Fifth, how many times was Mr. Nichols tasered and sprayed? How are officers trained to think about a subject who is not subdued by these tools? Did they have reason to escalate the use of force yet more, including the use of a baton? And, if so, did Memphis fail to provide guidance on blows to the head? It’s hard to justify kicks to the head.
Sixth, we’ve heard something about the autopsy commissioned by Mr. Nichols’ family, but we have not seen the state’s complete autopsy. What killed Mr. Nichols? What was his blood chemistry? He appears lucid and non-intoxicated when he his dragged from his car. But were there narcotics in his system that might have contributed to his reaction both the force used against him and to his reaction to being tasered?
The few videos we have been shown are disturbing, but they don’t settle what happened to Mr. Nichols and why it happened. Officers are trained in the use of force to subdue a resisting subject. They are taught to use reasonable force. Was this force reasonable given the totality of the circumstances the officers faced on the scene?
In 1984, the United States Supreme Court decided a case called Graham v. Connor. The Court’s analysis of the use of force, an analysis rooted in fourth amendment limits on reasonableness, sheds some light on the questions to be asked now in Memphis. The Court’s language is a warning to the Friday-evening quarterbacks who were so quick to rush to judgment after Memphis released its videos.
“The ‘reasonableness’ of a particular use of force must be judged from the perspective of a reasonable officer on the scene, and its calculus must embody an allowance for the fact that police officers are often forced to make split-second decisions about the amount of force necessary in a particular situation,” the Court said.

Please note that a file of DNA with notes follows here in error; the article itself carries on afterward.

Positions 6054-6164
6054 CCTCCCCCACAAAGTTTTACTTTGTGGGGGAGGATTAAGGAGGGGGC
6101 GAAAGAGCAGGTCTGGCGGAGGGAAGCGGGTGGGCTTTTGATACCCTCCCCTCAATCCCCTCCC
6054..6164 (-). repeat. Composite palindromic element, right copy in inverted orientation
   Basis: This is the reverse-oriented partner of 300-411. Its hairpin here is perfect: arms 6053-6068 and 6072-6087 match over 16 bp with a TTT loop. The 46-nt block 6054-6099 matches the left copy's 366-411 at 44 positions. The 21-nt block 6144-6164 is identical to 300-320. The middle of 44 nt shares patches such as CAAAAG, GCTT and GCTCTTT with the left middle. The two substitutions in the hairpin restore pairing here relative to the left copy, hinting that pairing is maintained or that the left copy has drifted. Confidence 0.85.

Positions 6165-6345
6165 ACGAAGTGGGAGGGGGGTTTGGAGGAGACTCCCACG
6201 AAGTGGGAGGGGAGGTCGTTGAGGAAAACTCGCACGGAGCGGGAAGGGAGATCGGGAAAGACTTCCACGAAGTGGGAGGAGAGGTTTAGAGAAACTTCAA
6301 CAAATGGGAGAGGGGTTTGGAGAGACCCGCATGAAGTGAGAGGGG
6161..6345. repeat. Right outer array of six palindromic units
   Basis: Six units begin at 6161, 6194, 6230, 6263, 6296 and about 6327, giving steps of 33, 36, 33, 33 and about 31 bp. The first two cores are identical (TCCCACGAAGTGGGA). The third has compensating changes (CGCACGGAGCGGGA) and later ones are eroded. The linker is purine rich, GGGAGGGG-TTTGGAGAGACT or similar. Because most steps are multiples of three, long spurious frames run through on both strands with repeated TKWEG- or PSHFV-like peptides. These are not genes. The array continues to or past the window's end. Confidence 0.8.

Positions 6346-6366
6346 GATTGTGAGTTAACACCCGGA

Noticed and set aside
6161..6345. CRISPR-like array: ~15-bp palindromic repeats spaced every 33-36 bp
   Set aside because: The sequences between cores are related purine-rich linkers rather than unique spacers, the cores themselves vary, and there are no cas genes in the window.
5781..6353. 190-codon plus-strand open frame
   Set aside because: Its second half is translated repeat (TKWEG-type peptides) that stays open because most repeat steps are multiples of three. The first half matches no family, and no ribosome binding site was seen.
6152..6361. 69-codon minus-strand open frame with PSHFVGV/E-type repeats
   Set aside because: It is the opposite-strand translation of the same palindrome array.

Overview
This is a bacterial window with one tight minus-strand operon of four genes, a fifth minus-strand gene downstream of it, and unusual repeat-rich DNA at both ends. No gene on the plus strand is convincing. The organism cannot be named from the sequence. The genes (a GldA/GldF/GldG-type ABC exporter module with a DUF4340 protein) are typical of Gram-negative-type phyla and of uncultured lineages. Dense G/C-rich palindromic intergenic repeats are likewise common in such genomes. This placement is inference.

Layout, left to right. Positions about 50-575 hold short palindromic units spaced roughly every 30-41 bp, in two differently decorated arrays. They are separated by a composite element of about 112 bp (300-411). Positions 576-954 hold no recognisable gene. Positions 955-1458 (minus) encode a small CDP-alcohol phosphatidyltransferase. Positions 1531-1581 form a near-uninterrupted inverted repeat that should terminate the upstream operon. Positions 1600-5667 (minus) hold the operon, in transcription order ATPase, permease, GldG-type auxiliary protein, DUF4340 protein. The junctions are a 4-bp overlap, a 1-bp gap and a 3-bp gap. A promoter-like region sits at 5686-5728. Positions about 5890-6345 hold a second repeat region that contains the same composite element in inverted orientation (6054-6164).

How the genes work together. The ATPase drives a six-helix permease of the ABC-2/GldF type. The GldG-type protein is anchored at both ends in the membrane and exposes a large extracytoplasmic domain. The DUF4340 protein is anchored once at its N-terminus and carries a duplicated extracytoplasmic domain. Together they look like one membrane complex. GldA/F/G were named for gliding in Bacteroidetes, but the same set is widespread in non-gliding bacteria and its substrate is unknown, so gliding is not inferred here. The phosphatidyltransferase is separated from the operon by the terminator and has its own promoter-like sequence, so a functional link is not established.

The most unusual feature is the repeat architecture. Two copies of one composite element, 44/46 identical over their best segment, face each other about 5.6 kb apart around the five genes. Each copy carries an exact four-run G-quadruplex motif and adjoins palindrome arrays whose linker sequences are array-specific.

“Our Fourth Amendment jurisprudence has long recognized that the right to make an arrest or investigatory stop necessarily carries with it the right to use some degree of physical coercion or threat thereof to effect it…. “The ‘reasonableness’ of a particular use of force must be judged from the perspective of a reasonable officer on the scene, rather than with the 20/20 vision of hindsight,” the decision reads.`
The Court also said: “The calculus of reasonableness must embody allowance for the fact that police officers are often forced to make split-second judgments—in circumstances that are tense, uncertain, and rapidly evolving—about the amount of force that is necessary in a particular situation.”
And here is the kicker and why I hope the Memphis five elect to go to trial in the criminal cases rather than enter a plea: “‘Not every push or shove, even if it may later seem unnecessary in the peace of a judge's chambers… violates the Fourth Amendment.”
In other words, context matters. Memphis didn’t give any. Questions remain about why the officers acted as they did. There has yet to be a complete inquiry into what happened to Tyre Nichols. Memphis’ rush to judgment is unseemly.